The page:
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Here are the full details about the video:

Marcel Duchamp Interviewed by Russell Connor
Museum of Fine Arts Boston in association with WGBH-TV
1964, 29:02 min, b&w;, sound

Russell Connor interviews Marcel Duchamp on the occasion of the Boston Museum of Fine Art's exhibition of the work of Duchamp's brother, "Impressionist-Cubist" Jacques Villon (formerly Gaston Duchamp). Connor first introduces paintings, etchings, sculpture and lithographs by Villon, and is then joined by Duchamp, who discusses Villon's work and contributes his thoughts on art in general. This fascinating document gives the viewer a rare opportunity to hear the legendary Dadaist as he reveals observations on the state of art in the 1960's.

Presented by Museum of Fine Arts, Boston in association with WGBH-TV, Boston and the Livell Institute Cooperative Broadcasting Council. Director: Allan Hinderstein. Lighting Director: Linda Beth Hepler. Video: Al Potter. Audio: Will Morton. Recordist: Pat Kane. Associate Producer: Thalia Kennedy. Executive Producer: Patricea Barnard.

Buy it here: LINK.

Lawrence Felinghetti's "Baseball Canto" sits in the (I'm imagining April) sun, early-season baseball, schmoozing with the left-field bleacher-bound grungy populaLawrence Felinghetti's "Baseball Canto" sits in the (I'm imagining April) sun, early-season baseball, schmoozing with the left-field bleacher-bound grungy populace. And makes the presences of blacks and Chicanos on the S.F. Giants into a reason for associating the limitations of the Anglo-Saxon poetic tradition and Poundian modernism and American conformity (the latter imposed by Irish umpires). Its aesthetic and ideological oppositions are all hilariously confused. Does Larry F. know that the pitcher, although Caribbean and thus blessed, is not likely to hit a home run as his means of out-performing the white players? It's a mess but I love it all the same. Yes, that's Lawrence Felinghetti's Baseball Canto. (I also have made available a RealAudio recording of F. performing the poem.)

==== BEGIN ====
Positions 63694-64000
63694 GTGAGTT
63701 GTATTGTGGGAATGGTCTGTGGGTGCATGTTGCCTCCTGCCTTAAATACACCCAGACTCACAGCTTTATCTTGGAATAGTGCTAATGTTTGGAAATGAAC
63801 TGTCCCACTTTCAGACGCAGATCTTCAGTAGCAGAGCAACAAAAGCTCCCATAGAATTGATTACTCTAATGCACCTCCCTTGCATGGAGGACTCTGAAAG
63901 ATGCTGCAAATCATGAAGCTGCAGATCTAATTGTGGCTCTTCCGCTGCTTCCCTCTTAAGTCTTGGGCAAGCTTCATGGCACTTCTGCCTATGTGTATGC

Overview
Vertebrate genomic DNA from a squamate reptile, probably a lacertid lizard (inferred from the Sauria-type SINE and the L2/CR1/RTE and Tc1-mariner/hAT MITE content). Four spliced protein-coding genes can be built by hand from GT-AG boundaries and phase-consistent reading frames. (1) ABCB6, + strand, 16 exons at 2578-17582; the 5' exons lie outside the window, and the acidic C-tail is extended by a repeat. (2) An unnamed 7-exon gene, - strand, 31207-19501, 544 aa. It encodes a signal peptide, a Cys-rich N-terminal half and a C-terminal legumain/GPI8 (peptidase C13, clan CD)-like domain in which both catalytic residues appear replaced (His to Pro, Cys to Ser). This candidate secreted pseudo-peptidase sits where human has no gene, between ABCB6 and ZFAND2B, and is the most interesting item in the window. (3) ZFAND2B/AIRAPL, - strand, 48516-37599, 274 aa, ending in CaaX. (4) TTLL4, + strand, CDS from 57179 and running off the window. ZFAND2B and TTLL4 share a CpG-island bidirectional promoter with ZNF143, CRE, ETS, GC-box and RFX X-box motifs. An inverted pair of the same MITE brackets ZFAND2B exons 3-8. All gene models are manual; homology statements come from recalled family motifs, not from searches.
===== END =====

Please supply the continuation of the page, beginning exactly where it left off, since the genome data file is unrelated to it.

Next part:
from Harper's, March 2011


My foreword to Audiobooks, Literature, and Sound Studies, just out from Routledge, which appeared in the March Harper's. Most closely related to PennSound, see an article by Michael Hennessey on the Giorno Poetry Systems and also Jesper Olsson on the poetics of the tape recorder.

Foreword Charles Bernstein.
Introduction: Talking Books, Matthew Rubery.

Part 1: Sound Experiments 1: The Three-Minute Victorian Novel: Remediating Dickens into Sound, Jason Camlot 2: A Library on the Air: Literary Dramatization and Orson Welles’s Mercury Theatre, James Jesson 3: The Audiographic Impulse: Doing Literature with the Tape Recorder, Jesper Olsson 4: Poetry by Phone and Phonograph: Tracing the Influence of Giorno Poetry Systems, Michael S. Hennessey 5: Soundtracking the Novel: Willy Vlautin’s Northline as Filmic Audiobook, Justin St. Clair

Part 2: Close Listenings 6: Novelist as "Sound-Thief": The Audiobooks of John le Carré, Garrett Stewart 7: Hearing Hardy, Talking Tolstoy: The Audiobook Narrator’s Voice and Reader Experience, Sara Knox 8: Talking Books, Toni Morrison, and the Transformation of Narrative Authority: Two Frameworks, K. C. Harrisson 9: Obama’s Voices: Performance and Politics on the Dreams from My Father Audiobook, Jeffrey Severs 10: Bedtime Storytelling Revisited: Le Père Castor and Children’s Audiobooks, Brigitte Ouvry-Vial 11: Learning from LibriVox, Michael Hancher 12: A Preliminary Phenomenology of the Audiobook, D. E. Wittkower